Part of my leaning to the harp was as much convenience as grandfatherly influence. I grew up in San Diego. In my neighborhood lived three retired USN Master Divers. Spending time in their garages (festooned with exactly the kind of macho crap you'd expect from the genre), they fueled a young boy's wild adventure fantasies. They had all worked around each other in the small community of military diving, and were socially intertwined with barbecues etc. One of them had started a small diving company after retiring. During high school, I worked for him as the lowest man in the operation. When I graduated, I took off in an old Dodge van with two of his divers who were headed for the Gulf of Mexico during a slow period on the West Coast. The rest is what it is. Sitting offshore for weeks and months at a time lent itself to more self-exploration and experimentation with the harp as it is the most convenient instrument for lightweight traveling. That summer, I went offshore and didn't get back to my parents until Thanksgiving. I went back in the Spring and spent the next 12 years working the offshore oil fields out of Louisiana. That's where I began to take harp seriously.After I’d been in Louisiana for a couple of years, I rented my first place on my own, with no roommates on the west bank of the river outside New Orleans. I was an ignorant surf punk from the racially mixed Navy town of San Diego, and didn't really pay attention to the demographics of the neighborhood when I moved in. Since I only spent fleeting amounts of time in from offshore (and much of that was taken up by spending my paychecks in the French Quarter when I was "on the beach”) Shortly after moving in, I was in from offshore while between projects. My little rat hole had no air conditioning and it was a sticky bayou swelter. In my own little world and settling into my nest, I had all the windows open and (in spite of the misery) was digging my new pad. I had the windows open, had my harp out, and was screeching along to some sort of tune on the radio or phono. No doubt at that time it was Johnny Winter, the Allmans or some such blues-tinged rock. There was a knock at the door. It was my neighbor. He introduced himself and invited me over to his house next door. That was the one of the most fortunate days of my life. On that day, I was enlightened to soul. Not "soul" the style of music...."soul" the heart of the music.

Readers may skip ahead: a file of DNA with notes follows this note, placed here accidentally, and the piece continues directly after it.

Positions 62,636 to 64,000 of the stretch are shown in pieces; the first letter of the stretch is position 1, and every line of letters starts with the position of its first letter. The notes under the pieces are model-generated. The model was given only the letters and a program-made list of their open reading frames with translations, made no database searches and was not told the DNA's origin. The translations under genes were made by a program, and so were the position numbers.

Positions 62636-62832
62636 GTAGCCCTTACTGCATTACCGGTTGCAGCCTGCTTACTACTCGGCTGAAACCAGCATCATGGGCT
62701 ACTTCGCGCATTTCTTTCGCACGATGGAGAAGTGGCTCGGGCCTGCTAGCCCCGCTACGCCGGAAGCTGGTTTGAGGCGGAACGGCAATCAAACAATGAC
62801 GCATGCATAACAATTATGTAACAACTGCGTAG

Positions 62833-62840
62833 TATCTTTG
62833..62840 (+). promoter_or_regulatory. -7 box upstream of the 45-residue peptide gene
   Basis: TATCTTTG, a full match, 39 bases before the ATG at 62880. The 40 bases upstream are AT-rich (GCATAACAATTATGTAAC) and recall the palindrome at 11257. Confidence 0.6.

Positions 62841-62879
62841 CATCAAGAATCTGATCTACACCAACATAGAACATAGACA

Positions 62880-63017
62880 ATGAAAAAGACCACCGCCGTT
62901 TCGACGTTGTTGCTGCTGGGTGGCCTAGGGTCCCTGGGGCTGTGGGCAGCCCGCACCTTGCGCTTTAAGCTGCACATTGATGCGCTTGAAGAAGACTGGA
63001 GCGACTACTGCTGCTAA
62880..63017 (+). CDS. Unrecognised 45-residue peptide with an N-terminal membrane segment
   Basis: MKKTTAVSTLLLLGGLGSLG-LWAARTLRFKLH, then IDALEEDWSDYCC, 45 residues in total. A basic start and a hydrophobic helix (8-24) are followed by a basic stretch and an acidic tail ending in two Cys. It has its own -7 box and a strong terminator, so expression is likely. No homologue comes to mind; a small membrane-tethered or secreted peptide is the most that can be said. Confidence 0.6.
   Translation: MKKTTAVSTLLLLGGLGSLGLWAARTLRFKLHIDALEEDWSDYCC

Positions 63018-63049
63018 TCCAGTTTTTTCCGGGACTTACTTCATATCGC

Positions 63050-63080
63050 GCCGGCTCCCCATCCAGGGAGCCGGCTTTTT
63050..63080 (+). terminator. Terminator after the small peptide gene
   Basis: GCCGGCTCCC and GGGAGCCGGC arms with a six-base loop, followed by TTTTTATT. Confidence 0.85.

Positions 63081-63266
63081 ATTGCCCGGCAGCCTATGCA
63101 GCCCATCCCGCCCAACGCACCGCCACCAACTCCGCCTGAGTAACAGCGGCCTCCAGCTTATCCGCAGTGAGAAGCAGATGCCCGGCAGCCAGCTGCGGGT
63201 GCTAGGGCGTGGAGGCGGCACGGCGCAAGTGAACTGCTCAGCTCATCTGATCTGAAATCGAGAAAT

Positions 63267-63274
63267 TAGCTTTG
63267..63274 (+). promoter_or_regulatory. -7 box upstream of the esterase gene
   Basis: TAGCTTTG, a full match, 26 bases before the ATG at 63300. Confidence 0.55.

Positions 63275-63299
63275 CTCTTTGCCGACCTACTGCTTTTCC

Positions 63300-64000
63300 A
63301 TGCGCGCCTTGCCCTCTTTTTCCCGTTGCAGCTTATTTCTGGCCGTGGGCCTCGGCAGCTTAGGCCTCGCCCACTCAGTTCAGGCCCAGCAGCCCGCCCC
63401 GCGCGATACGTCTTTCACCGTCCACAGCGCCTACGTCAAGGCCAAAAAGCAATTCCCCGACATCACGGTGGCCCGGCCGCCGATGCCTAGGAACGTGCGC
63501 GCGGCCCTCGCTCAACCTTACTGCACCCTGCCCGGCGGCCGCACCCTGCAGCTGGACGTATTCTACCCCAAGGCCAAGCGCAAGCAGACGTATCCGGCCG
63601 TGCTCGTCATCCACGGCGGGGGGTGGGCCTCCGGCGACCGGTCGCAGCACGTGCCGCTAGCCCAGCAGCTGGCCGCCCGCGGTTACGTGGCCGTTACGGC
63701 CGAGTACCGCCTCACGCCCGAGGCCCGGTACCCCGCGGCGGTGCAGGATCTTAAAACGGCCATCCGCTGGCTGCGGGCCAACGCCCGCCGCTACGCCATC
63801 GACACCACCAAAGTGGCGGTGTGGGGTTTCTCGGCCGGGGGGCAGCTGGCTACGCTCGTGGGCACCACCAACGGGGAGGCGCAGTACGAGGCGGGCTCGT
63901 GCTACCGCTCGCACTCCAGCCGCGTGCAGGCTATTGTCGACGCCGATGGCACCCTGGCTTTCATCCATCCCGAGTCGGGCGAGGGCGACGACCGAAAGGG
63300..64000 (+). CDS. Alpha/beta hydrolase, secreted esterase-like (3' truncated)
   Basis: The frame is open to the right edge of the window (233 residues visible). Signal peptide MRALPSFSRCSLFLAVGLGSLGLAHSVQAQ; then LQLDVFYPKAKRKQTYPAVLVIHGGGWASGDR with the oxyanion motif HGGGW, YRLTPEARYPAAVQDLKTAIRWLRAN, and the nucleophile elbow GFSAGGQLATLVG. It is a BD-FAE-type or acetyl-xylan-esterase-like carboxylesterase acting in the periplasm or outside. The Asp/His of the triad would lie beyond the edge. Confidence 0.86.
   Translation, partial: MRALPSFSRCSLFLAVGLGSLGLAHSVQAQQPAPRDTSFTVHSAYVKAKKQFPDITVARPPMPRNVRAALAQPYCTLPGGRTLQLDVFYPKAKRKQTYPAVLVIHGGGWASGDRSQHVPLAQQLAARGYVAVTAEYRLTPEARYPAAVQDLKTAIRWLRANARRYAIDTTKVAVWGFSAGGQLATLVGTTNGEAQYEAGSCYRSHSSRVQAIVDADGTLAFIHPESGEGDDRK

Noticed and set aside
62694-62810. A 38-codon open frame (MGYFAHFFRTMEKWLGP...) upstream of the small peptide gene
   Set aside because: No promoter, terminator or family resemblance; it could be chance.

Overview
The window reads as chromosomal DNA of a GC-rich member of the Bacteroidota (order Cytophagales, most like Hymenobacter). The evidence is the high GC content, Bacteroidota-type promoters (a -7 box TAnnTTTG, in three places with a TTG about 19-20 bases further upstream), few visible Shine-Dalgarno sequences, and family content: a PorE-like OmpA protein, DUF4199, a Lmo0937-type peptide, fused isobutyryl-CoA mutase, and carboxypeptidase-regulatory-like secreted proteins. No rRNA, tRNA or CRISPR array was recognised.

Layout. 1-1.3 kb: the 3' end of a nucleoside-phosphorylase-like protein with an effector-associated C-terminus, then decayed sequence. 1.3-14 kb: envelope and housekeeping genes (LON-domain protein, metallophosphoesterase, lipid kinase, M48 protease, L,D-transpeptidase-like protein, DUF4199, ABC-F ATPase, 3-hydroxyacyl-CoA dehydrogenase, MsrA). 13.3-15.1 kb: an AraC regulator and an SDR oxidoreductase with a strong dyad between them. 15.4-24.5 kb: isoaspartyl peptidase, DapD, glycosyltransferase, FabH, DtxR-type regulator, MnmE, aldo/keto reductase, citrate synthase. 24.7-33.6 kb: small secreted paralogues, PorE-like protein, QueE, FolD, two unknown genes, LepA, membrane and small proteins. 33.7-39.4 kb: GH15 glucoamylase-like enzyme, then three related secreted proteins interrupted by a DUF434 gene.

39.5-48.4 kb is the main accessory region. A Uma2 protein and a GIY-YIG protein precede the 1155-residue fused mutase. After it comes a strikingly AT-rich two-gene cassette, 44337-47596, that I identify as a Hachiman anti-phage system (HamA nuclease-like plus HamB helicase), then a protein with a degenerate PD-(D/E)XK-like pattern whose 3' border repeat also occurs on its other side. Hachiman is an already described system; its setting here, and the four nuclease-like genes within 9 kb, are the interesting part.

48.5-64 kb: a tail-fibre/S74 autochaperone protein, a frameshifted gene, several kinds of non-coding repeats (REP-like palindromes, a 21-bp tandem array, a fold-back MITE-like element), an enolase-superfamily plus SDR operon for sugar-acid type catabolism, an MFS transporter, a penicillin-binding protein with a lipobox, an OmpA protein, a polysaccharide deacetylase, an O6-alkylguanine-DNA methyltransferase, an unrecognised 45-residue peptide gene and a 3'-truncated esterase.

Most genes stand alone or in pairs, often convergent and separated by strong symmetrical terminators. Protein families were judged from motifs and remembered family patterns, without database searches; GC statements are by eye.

The Robinsons were a black family originally from Mississippi, but had been in southern Louisiana for almost 40 years. Mr. Robinson drove a cab in New Orleans the whole time I knew them. Mr. Robinson had had some sort of involvement with jukes and road musicians earlier in his life. During the years I kept a residence next door, there were many times that old friends would drop by. Definitely a planned stop for many travelers. The Robinson front porch was site of many combinations of guitars, banjos, saxophones, trumpets and others. Mr. Robinson and his cronies turned me on to blues, which came as a wonderful gift for a kid who had an environmental pedigree of jazz in his subliminal little pea-brain. Those old dudes stayed on me to get comfortable with a harmonica. Patient and non-judgmental encouragement for a culture-shocked white boy from California. To this day, I play for other instruments, rather than play for other harmonica players. I don’t know positions, I don’t know theory, and I barely know keys. But, I can pretty much duplicate any sound I hear that a harmonica can make. Mrs. Robinson was a great big woman who laughed all the time, took no bullshit from anyone, and set the standard of southern cooking by which I compare all others. Both have been gone for several years, but I still consider their children (now in their 40’s and 50’s) as important to stay in touch with as anyone I’ve ever met. It was Mr. Robinson who introduced me to the Cajun-by-osmosis, Mr. Roy Melton who patiently led me through the formative techniques of playing with others.
Later, when I moved back to California, I was fortunate enough to live a few doors down from a musician’s house where the Red Devils and the great Lester Butler practiced.
Today, I play with other frustrated mid-life wannabes from various professions. I play with street musicians. I divide my time between my office in New Orleans and San Francisco. My home is five hours drive time from the Bay. Consequently, with all that “windshield” time, I get plenty of diatonic practice. When I’m working in the Bay Area I often wander down to People’s Park in Berkley and see if I can find a youngster or two with guitars....